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  1. Why not take some time to do some research before traveling to that Indiana town or city, and find the ones that are no smoking either inside, or have a patio? People like yourself are just being selfish, and unnecessarily trying to take away all indoor venues that smokers can enjoy themselves at. Last time I checked, it is still a free country, and businesses do respond to market pressure and will ban smoking, if there's enough demand by customers for it(i.e. Linebacker Lounge in South Bend, and Rack and Helen's in New Haven, IN, outside of Fort Wayne). Indiana law already unnecessarily forced restaurants with a bar area to be no smoking, so why not support those restaurants that were forced to ban smoking against their will? Also, I'm always surprised at the number of bars that chose to ban smoking on their own, in non-ban parts of Indiana I'll sometimes travel into. Whiting, IN(just southeast of Chicago) has at least a few bars that went no smoking on their own accord, and despite no selfish government ban forcing those bars to make that move against their will! I'd much rather have a balance of both smoking and non-smoking bars, rather than a complete bar smoking ban that'll only force more bars to close their doors. And besides IMO, there are much worser things to worry about, than cigarette smoke inside a bar. If you feel a bar is too smoky, then simply walk out and take your business to a different bar!

  2. As other states are realizing the harm in jailing offenders of marijuana...Indiana steps backwards into the script of Reefer Madness. Well...you guys voted for your Gov...up to you to vote him out. Signed, Citizen of Florida...the next state to have medical marijuana.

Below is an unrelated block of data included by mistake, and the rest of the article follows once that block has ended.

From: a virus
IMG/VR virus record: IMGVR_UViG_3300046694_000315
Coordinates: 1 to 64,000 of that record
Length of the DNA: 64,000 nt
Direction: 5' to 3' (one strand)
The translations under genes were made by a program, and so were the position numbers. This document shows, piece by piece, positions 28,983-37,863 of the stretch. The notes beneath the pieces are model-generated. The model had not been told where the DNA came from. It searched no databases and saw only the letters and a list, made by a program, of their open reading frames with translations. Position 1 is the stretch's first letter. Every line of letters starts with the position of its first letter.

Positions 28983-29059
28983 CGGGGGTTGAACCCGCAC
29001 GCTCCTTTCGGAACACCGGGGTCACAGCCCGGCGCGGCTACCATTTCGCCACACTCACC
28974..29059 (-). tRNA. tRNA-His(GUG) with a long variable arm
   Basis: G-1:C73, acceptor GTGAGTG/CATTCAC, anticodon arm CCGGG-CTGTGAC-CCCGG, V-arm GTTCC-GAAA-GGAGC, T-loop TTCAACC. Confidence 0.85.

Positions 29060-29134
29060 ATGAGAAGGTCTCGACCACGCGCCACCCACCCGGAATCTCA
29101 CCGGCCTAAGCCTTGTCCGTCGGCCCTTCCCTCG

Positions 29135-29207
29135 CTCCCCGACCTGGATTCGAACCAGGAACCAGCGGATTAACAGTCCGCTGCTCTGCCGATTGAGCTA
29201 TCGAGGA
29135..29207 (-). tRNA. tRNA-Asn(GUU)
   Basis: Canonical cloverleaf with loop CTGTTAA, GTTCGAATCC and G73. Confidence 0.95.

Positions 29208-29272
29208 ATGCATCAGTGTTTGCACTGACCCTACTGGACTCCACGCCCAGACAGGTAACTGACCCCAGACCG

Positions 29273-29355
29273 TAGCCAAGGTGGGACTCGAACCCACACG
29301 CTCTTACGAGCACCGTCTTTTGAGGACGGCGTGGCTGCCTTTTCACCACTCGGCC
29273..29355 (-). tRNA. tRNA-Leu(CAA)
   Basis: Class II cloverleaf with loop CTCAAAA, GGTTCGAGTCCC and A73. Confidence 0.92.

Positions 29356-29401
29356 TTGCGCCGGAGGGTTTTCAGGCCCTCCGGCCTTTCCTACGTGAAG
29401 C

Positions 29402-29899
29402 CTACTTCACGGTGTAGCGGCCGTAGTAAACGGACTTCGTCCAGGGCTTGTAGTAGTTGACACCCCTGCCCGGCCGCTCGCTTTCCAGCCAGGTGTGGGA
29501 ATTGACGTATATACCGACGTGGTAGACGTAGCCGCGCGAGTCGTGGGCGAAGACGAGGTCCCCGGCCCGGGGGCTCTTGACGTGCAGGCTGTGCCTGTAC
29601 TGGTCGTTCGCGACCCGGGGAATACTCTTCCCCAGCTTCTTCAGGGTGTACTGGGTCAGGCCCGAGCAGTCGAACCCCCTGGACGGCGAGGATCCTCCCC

3. It's empowering for this niche community to know that they have an advocate on their side in case things go awry. http://www.youtube.com/watch?v=Lrst9VXVKfE

  4. Apparently the settlement over Angie's List "bundling" charges hasn't stopped the practice! My membership is up for renewal, and I'm on my third email trying to get a "basic" membership rather than the "bundled" version they're trying to charge me for. Frustrating!!

  5. Well....as a vendor to both of these builders I guess I have the right to comment. Davis closed his doors with integrity.He paid me every penny he owed me. Estridge,STILL owes me thousands and thousands of dollars. The last few years of my life have been spent working 2 jobs, paying off the suppliers I used to work on Estridge jobs and just struggling to survive. Shame on you Paul...and shame on you IBJ! Maybe you should have contacted the hundreds of vendors that Paul stiffed. I'm sure your "rises from the ashes" spin on reporting would have contained true stories of real people who have struggled to find work and pay of their debts (something that Paul didn't even attempt to do).